有機會見證三大華文報紙在加拿大創辦工會，個人深感自豪，從星島日報工會2000年5月成立，到前《世界日報》2006年8月設立工會，還有2010年9月誕生的明報工會。但我仍然期盼更多華裔社群明白「一人受害，眾人同傷」， 知道「有工會，能幫你」運用群體力量，爭取合理待遇、提高職位保障和改善工作環境，因為我始終相信: 「幸福不會白白送你，權益要靠自己爭取」。
工會提供及時財力支援，對於勞工運動扮演極關鍵角色。多數打工族最擔心，一旦參加罷工沒了薪資支票，家庭經濟中斷怎麼辦?多倫多明報職工為了首份集體合同而走上糾察線，剛開始情況不明朗，雖然有志一同，面對不可知未來，很多人為經濟問題而忐忑不安。但緊要關頭有好消息傳來，那時的「加拿大傳媒、電訊、紙漿工人工會87-M/南安省傳媒公會」帶了支票，派給糾察線的每個人作為罷工薪資. 對我們來說，這簡直是一場及時雨，個個如魚得水般，無比雀躍。南安省傳媒公會與CEP罷工基金提供的罷工支票，每周定時在糾察線派發，陪伴我們度過73個白天與黑夜，在冗長艱難時刻給姐妹兄弟提供經濟支柱，令人深深感受「一人受害眾人同傷」與同舟共濟的溫暖， 儘管我們那時尚未開始繳納會費。值得一提的是，罷工期間所得薪資支票，完全不用報稅。南安省傳媒公會甚至備妥免息貸款，任何罷工同事均可申請，應付緊急需要。
不團結始終是加拿大華工運動的痛與最大困難之一， 必須想方設法克服。假如勞團核心小組能夠集結更堅實共識，一旦走上糾察線，會有相對較大勝算機率， 因為愈多人上陣，罷工愈快結束。
回顧2001年加國傳媒歷來首見星島日報罷工期間，大約二十多人跨越糾察線， 那次罷工持續將近七周。論者指出，星島罷工日數可以更短，假如只有十位工賊越線。相比之下，明報逾百僱員2011年尾罷工，在風吹雨打中苦戰達73晝夜，主要原因在於數十人繼續入廠開工，選擇背棄同僚， 未能同舟共濟。
從來罷工是被逼的，既然決定跨出這一步，就必須又猛又準。台灣華航空服員2016年6月投票授權工會採取行動，會員在授權投票後3天忽然下崗，管理層措手不及，同意空服員全部要求，破天荒的台灣民航罷工在24小時內落幕。 反觀我們的罷工2011年9月21日登場， 那是與管理層就首份協議開始合約談判的八個月後。冗長拖延已夠資方作好萬全準備，十拿九穩應對任何罷工或關廠情況。
很多僱主明顯反工會， 頑強態度或行為引致人們噤若寒蟬， 不敢參與勞團維權組織， 害怕管理層報復與秋後算帳。 我們贏得第一份集體合約而結束11周罷工， 香港總部派了一名高層到多倫多， 他在僱員大會宣稱，在亞洲他與勞團周旋經驗豐富， 懂得怎樣對付工會。果然資方開鍘不手軟， 而且耐心爆棚， 寧用大約7年時間一路整肅工會勢力。 截至我於2018年初離職， 估計公司起碼為此耗費一百萬加元， 包括資方在仲裁庭全部敗訴個案賠償款、重組為名斬除勞權份子的一波接一波裁員、 離職金和福利。
有些華人難脫過去原籍地重資方、輕勞方思想， 在不少群組同樣根深柢固。他們可能被誤導， 或者不盡了解加國勞工運動真實意義。想要破除所有迷思， 最簡單是普及教育宣導， 培養正確觀念，讓華裔社區更容易取得充足資訊， 認識加拿大勞工關係法律， 能夠保障他們的職場權利和就業標準如健康及安全等切身議題。
勞工運動長期需要更多堅定擁躉， 經常費時費力， 家人支持極為重要。至少這於我是個挑戰， 一直覺得遺憾。 在加拿大新家園落戶之後， 我才開始熱衷勞運， 家人迄今仍不認同我的親工會立場。對於一個長期活躍份子而言， 問題不大， 只是難以置信。 但其他人可能有困難， 家人不友善立場很大程度會拖住他們， 以至於他們不願參與職場維權行動。
另一方面，假如打工族在職場遇到麻煩， 知道具體到何處尋求援助， 他們會更有信心， 願意挺身捍衛自身權益。 我早先提及那家較小報社， 後來拖欠幾個月工資， 我聯繫「華工網絡」與「多倫多平權會」， 迅獲轉介至「華越柬寮法援中心」。那裡的法律顧問了解情況後提出寶貴意見， 包括如何再回去找僱主討論欠薪問題。她也建議， 同時向安省勞工廳報告並備案。不久，公司寄來支票， 全數償清所有拖欠工資。
David Lin once planned to complain: only to speak English， not Chinese！
My name is David Y. Lin 林 永 長 with CUPE membership since 1998. Right now I am also a proud Chinese Workers Network standing committee member in Toronto. Most recently I enjoy pretty much a happy semi-retired lifestyle.
Before all the COVID-19 pandemic impacts ramping up, I had worked with Ming Pao Daily News Canada for more than 23 years and was laid off as a senior translator in 2018. Then I worked for a smaller media outlet to translate daily news until January 2019.
It’s my great honour to witness Chinese-Canadian media workers get unionized in Toronto, namely, Sing Tao Daily in 2000, now-defunct World Journal in 2006 and Ming Pao in 2010. Still, I hope more people get the message that “One hurts, everyone suffers” and Union Can Help if you need a collective power to fight for issues like improved wages, job security and working conditions. I strongly believe it’s yours to earn when it comes to employment benefits. They don’t come for granted.
After several years of study and work in the States, I and wife immigrated to Canada with two kids. My first job here was in a restaurant and later a news translator position at Ming Pao Daily, then a relatively newer media company just went into its second year of business in Toronto. That’s a big step for me not only because it allowed my family to settle down sooner in a new country but also the nature of work fits my career goal well.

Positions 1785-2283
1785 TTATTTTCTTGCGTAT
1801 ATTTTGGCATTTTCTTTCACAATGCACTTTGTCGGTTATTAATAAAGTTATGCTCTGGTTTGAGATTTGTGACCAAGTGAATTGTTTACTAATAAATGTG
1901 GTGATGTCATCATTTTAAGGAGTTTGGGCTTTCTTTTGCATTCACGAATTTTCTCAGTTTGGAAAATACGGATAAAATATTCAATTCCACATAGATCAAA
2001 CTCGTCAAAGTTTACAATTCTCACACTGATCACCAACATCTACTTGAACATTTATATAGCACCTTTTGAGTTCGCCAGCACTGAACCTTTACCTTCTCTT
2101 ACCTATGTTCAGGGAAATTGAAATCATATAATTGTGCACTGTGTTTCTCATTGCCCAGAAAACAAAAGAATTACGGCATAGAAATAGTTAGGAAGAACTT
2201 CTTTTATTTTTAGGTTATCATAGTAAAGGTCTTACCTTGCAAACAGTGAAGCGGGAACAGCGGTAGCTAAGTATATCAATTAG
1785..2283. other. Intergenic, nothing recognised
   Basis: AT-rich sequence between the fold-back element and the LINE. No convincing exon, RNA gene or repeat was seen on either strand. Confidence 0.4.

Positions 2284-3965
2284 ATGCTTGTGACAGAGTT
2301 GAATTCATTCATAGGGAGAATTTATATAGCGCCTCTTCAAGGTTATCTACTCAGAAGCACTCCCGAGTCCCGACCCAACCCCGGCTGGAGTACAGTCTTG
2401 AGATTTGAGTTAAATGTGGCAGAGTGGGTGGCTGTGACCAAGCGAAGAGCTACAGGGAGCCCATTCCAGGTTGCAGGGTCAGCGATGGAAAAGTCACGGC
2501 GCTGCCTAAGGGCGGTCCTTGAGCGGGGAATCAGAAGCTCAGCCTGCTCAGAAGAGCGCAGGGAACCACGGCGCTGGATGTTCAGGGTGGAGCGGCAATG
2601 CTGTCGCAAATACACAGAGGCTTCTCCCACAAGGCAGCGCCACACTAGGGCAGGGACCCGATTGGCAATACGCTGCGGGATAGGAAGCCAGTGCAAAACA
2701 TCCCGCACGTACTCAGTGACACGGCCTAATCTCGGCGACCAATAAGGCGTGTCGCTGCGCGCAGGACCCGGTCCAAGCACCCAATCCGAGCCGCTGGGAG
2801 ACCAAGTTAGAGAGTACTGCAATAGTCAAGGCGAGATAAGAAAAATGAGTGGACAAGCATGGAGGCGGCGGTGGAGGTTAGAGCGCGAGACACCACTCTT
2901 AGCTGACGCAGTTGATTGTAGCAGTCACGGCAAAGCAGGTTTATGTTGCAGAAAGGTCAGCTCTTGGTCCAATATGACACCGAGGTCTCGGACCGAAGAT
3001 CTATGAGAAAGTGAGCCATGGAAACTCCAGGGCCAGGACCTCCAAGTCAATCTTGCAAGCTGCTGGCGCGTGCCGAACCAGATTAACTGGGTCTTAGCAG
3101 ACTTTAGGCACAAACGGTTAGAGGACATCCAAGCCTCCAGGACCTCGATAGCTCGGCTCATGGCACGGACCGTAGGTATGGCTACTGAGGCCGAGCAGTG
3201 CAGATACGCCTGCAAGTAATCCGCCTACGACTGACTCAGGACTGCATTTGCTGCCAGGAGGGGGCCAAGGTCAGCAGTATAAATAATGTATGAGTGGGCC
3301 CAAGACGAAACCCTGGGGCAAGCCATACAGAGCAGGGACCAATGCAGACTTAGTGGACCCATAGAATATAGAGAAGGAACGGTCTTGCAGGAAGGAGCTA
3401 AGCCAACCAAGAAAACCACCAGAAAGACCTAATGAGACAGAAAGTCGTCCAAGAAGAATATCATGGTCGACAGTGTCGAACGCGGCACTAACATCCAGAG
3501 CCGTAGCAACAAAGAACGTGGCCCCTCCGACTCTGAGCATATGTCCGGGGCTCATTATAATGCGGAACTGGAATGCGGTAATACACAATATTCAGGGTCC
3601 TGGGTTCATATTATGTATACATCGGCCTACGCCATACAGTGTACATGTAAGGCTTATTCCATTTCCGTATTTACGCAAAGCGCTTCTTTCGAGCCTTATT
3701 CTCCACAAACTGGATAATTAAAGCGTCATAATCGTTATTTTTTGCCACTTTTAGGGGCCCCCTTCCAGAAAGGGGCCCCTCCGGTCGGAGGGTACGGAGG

During the last months before coming to Toronto, I had worked temporarily for a Japanese boss in Alameda, California. Her senior Japanese staff had once announced that Chinese employees should speak English and were not allowed to speak Chinese. We complained to management but nothing was done. Each of my Chinese colleagues quickly agrees in solidarity to take the matters to the Human Rights authority. But before that, we made our intention clear to the boss. She finally apologized, saying we could speak Chinese with each other but just not too noisy when working in the front area where customers are present. We decided to accept that position and cancelled our action plan.
I received my first-ever pay cheque in Canada with tremendous excitement, only to find it a bit short on work hours. As a new immigrant, I did not dare to challenge that little difference since that’s for my first two weeks on the job. Nevertheless, I called the Ontario Ministry of Labour soon because I felt it’s simply unfair. The officer suggested that I keep working there since it’s not easy to find a job for newcomers. In the meantime he advised me to record my work hours and come back in a year or whenever I decide to go. About a year later I left the job and called the Ministry. They arranged a meeting with the business owner to present my working hours record. The boss agreed to top up the underpayments on every single day I’d worked there.
I was very impressed to see a nurse union billboard in the hallway when I visited Toronto Princess Margaret Hospital. To me, it represents nurses’ dignity in the workplace and sound respect from the employer. That small billboard on public space has inspired me so much that I could not help but think of establishing one for my colleagues in the future. But back then in 2007, like most workers with private companies, virtually no colleague would openly talk about the union or fighting for better pay and working conditions, among other things.
The bargaining team represents a meaningful authority to speak for individual workers. I was a primary school teacher by training overseas and started to work for the Toronto education board at its International Language Program in 1998. Later I found my hourly pay increased gradually each year according to a schedule stated in a collective agreement, thanks to the hard work of a CUPE 4400 bargaining team. That’s the first time I’d admired the union power that would fight for fairness and justice including improved wages, respect, health and safety and benefits.